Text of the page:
- The Washington Times - Thursday, September 27, 2018

The beer, the memories, the yearbook, the nicknames, the slang: It was 1983 all over again on Capitol Hill. The coverage of Judge Brett M. Kavanaugh’s appearance at the Senate on Thursday was subject to much interpretation from major news organizations, which fixated on the events all day and into the evening as the event continued and news gave way to analysis.

Things got cultural.

“‘Risky Business’ and Brett Kavanaugh, 35 years later,” noted The New York Times, citing a popular 1983 movie detailing youthful sins when parents are out of town. The newspaper also apologized for launching an online insta-poll themed around the “credibility” of Ms. Ford’s testimony on Thursday. After reader outcry, the survey was yanked.

Things got dramatic.

“I’m from, Kavanaugh’s elitist world. I know how prep-school privilege buries secret,” read an USA Today op-ed, while a news story proclaimed “A tearful and defiant Brett Kavanaugh says he’s innocent.”

Fox News was one of the few news organization which specifically highlighted Judge Kavanaugh when he cited his 10-year-old daughter, who felt it was right for the Kavanaugh family to pray for accuser Christine Blasey Ford. The network also reported on the loyal support Judge Kavanaugh has received from former schoolmates, female co-workers, and others — also noting that the judge both fought back, and abandoned his prepared script to deliver a “blistering opening statement.”

In the bigger picture, the much-awaited Kavanaugh hearing led national Twitter trends throughout Thursday and inspired nonstop, live tweets and blogs offering stream-of-consciousness reactions to the visceral moments unfolding on all broadcast and cable news networks.

Headlines also spoke volumes. A few samples from the volumes which emerged:

“This disgraceful circus” (The Daily Mail); “Kavanaugh’s angry, partisan, Trump-like opening statement” (The New Yorker); “Lindsey Graham explodes in defense of Kavanaugh” (CNBC); “Lindsey Graham erupts at Kavanaugh hearing” (CNN); “Borking explained: Why a failed Supreme Court nomination in 1987 matters” (Vox); and “Kavanaugh goes nuclear” (The Atlantic).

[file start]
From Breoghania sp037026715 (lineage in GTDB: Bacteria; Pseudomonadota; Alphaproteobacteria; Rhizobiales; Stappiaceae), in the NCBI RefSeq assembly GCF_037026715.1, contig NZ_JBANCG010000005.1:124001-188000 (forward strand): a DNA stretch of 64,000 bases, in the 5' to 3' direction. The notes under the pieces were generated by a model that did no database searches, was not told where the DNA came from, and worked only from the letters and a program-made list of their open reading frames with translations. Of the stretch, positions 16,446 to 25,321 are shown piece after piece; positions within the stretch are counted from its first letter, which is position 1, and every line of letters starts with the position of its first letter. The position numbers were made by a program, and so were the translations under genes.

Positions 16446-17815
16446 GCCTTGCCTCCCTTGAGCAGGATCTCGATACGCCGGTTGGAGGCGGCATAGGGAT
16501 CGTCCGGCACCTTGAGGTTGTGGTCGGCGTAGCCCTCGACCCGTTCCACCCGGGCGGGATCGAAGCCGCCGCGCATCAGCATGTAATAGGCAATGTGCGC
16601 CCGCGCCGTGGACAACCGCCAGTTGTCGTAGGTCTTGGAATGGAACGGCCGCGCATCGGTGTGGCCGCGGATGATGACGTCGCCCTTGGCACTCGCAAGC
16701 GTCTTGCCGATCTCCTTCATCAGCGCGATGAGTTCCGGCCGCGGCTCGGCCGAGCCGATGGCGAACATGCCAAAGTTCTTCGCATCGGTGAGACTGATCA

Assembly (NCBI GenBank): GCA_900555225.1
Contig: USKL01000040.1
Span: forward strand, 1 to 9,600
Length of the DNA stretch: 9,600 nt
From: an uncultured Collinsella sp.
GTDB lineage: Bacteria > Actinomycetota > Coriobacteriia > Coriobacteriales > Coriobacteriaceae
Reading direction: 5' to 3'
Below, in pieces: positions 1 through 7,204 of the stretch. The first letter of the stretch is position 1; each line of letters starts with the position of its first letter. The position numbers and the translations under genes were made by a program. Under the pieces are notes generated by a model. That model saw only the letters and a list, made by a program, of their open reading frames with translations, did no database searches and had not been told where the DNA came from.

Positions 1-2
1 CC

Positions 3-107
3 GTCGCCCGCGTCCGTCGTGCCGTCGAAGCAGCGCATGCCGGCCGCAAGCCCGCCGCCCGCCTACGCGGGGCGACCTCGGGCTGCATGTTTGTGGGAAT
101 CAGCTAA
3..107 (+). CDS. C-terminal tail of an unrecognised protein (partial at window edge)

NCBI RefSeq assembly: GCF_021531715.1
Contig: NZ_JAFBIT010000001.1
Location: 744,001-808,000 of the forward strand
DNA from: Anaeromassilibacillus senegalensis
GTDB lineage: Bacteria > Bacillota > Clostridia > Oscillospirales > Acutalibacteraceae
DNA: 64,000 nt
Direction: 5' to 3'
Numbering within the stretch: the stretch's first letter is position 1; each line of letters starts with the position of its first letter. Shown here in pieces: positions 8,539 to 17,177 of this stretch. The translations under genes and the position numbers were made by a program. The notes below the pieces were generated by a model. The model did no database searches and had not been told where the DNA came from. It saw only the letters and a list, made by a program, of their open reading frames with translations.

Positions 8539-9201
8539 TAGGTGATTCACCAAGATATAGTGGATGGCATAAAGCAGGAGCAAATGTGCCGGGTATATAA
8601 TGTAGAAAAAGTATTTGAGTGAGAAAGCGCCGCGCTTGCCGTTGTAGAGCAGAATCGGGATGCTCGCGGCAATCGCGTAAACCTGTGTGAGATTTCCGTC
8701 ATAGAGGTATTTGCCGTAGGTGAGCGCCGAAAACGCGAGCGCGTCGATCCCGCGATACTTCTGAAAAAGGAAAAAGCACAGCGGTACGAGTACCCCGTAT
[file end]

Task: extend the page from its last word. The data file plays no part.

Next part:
Cautious polls have revealed that the nation is weary of negative politics, amplified non-stop by the 24/7 news media and often shaped by partisan agenda. The jittery world is also watching. America — a role model for many people around the planet — is supposed to be the “united” United States of America.

The controversy over Judge Brett M. Kavanaugh, however, provides the latest evidence that suggests otherwise. “America deadlocks over the ‘case’ against Kavanaugh. America is a nation evenly divided against itself,” says a Rasmussen Reports poll.

“The question is a simple one: Which comes closest to your own view of the current Kavanaugh controversy — that it’s an honest attempt to determine criminal wrongdoing or that it’s a partisan witch hunt?” the Rasmussen survey asked.

It found that 45 percent of likely U.S. voters think it’s an honest effort. Just as many (44 percent) say it’s a witch hunt while 11 percent are undecided in the poll of 1,000 likely voters, which was conducted Monday and Tuesday.

And the details: 81 percent of liberals, 68 percent of Democrats, 21 percent of Republicans and 46 percent of independents deem the Kavanaugh proceedings a good-faith effort. Alternatively, 72 percent of both Republicans and conservatives, 19 percent of Democrats and 43 percent of independents think it’s a partisan witch hunt.